To those interested the two post below also deal with the issue of sustainability;

Thursday, November 15, 2012

The Looming Financial Cliff

Are we headed for a double dip, and will we go over the looming financial cliff? Many economist question whether we ever really exited the grip of the "great recession". We should note that the Great Depression had more then one stage. I find myself wondering if the recent higher consumer confidence is merely based on an acceptance of a economic reality called "the new normal" and the result of a positive spin manufactured by a pro Obama media during the election?

To my surprise I recently discovered that many people are so poorly informed that they do not even know about the fast approaching fiscal cliff. This term refers to the convergence of two events on December 31, 2012 — the expiration of almost every tax cut enacted since 2001, and a scheduled reduction in government spending. If the experts are to be believed, when taken together these two events threaten to bring the American economy to a schreaching halt.

Middle and higher income earners will most likely receive a tax increase, but reality is that all, including the poor are looking at less disposable income going forward. All the government's spending does have a price. To many the answer is  putting on another patch attached to another promise, hope abounds we can avoid the pain tomorrow and kick the can further down the road into the future. 

Just yesterday I heard several financial television shows putting out the idea that the "fiscal cliff" may be more like a "bunny slope" and not have the impact that many of us fear. One fella pointed out that the financial cliff is not etched on the earths landscape but made by man. This optimist went on to say that Washington was ready to make the hard choices and do the right thing.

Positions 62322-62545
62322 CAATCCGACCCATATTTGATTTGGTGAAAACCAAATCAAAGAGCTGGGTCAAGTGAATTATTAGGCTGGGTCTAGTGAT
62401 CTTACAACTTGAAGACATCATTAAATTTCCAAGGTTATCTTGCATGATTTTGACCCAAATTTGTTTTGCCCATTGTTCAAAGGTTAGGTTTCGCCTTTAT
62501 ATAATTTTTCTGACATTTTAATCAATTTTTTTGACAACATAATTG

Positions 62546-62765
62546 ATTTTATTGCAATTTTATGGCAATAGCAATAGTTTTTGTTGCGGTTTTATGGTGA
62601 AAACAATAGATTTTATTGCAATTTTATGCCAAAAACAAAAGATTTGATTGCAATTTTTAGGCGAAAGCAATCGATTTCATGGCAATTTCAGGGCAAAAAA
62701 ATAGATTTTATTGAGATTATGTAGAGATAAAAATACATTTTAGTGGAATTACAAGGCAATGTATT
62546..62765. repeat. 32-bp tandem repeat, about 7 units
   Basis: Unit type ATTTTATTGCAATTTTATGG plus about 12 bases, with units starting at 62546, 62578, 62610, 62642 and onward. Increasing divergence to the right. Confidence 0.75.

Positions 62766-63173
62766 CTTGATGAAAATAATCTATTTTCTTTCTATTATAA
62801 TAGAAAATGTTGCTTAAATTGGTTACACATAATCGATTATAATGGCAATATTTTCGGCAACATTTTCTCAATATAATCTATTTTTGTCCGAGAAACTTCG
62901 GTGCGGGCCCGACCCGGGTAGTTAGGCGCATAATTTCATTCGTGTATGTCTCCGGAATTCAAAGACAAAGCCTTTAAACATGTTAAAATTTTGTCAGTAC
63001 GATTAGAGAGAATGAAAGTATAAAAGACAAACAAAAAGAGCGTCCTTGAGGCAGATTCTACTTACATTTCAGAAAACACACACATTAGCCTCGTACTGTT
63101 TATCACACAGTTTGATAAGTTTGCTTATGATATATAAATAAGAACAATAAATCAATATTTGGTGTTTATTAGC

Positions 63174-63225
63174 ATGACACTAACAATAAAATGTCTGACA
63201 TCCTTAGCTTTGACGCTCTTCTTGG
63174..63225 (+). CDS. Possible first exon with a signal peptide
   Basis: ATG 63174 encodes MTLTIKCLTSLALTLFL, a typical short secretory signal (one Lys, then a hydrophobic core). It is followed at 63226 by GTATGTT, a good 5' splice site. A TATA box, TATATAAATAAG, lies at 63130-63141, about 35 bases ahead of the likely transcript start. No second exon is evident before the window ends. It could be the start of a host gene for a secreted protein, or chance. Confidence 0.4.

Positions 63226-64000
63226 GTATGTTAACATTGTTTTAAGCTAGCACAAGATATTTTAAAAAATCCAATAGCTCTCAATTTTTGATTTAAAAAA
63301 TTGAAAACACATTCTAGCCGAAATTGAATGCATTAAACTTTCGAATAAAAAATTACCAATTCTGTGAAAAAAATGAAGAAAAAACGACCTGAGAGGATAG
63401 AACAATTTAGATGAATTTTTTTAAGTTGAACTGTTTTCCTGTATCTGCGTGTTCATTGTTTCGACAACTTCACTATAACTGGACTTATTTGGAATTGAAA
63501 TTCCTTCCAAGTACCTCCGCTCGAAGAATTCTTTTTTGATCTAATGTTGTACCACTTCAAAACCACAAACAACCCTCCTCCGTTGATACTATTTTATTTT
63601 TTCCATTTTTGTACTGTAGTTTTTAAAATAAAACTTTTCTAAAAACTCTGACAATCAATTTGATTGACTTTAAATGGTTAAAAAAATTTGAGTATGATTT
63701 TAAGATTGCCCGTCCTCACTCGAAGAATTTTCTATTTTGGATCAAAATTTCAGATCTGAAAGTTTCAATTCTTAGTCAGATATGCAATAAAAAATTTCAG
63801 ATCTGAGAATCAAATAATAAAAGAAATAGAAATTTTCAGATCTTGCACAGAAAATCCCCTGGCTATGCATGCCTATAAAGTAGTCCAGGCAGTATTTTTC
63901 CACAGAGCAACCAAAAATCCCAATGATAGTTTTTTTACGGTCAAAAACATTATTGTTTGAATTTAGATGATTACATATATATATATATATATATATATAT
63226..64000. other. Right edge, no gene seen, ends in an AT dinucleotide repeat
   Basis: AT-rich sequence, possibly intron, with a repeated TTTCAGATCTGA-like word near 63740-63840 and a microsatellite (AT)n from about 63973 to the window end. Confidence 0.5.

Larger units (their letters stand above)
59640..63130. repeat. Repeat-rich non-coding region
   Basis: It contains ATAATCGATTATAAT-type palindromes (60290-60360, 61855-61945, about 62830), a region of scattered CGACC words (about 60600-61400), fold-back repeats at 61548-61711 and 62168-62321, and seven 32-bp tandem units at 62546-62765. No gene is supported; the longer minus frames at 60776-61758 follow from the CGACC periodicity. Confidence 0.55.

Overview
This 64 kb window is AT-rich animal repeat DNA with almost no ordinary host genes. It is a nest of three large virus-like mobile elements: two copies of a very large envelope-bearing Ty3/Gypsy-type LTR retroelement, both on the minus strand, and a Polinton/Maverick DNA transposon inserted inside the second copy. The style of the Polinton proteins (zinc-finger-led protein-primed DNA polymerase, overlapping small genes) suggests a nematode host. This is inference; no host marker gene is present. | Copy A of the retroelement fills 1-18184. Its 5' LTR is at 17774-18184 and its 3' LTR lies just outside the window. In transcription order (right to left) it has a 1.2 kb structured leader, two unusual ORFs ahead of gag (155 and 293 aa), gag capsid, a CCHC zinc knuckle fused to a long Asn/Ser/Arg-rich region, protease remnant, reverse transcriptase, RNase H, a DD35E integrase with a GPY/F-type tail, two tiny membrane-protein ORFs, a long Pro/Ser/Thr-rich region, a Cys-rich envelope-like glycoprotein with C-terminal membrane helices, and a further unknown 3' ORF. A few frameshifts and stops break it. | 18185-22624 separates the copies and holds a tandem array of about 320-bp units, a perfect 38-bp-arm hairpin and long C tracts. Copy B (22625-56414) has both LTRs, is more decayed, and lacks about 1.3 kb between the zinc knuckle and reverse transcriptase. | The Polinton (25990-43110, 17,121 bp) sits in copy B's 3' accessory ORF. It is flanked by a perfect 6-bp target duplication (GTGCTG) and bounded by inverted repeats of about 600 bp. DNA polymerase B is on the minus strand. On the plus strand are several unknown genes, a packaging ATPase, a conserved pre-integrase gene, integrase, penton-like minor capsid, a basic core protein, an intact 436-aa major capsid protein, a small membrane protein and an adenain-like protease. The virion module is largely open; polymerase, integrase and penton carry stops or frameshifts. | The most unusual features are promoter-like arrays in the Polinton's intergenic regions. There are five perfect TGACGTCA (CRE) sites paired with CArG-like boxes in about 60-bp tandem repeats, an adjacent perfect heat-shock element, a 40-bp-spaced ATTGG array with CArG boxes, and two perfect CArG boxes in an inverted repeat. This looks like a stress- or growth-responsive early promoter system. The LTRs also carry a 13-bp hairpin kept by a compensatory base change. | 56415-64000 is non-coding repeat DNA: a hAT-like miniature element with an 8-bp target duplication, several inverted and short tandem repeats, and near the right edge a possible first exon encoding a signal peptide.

Is this really our economic doomsday? Even the most diabolical demons could not have created a more daunting economic ditch or troubling monetary trough. If the most optimistic forecasters wish to call what faces the American economy a bunny slope they should at least be honest enough to concede that it is ugly. Their so called "bunny slope" may go on, and on, and on forever, and only end when it reaches the depths of hell. 

If you have time please go on to read my post about government debt;

Post Office Blues, a sinking ship

The Post Office also known as the USPS has just announced that last year it lost a staggering 15.9 billion dollars. If  Washington cannot, or will not deal with fixing this broken arm of government how can we take confidence that they will deal with the far larger problems facing America? The Postal Service employs some 530,000 workers, if this is the governments answer on how to keep Americans working we have bigger problems then most voters can imagine.

I recently posted on this subject, please view;

Saturday, November 10, 2012

Natural Gas Prices Have Been A Tailwind

We should stop every now and then and count our blessings, America has been lucky during the great recession that new methods of locating and taping into deposits of natural gas have increased the availability and lowered its cost. It should be pointed out that natural gas prices have been a huge tailwind to the economy for several years. This is in effect the equivalent of a huge tax cut.

While economist often focus on the price of gasoline and oil, natural gas is often overlooked. The drop in price has helped lower the cost of generating electricity as well as the cost of producing many goods, natural gas is a huge component in many plastic and polymer materials. Natural gas has been trading for about $3 per 1,000 cubic feet across the country through much of this year. In Asia, it costs closer to $12.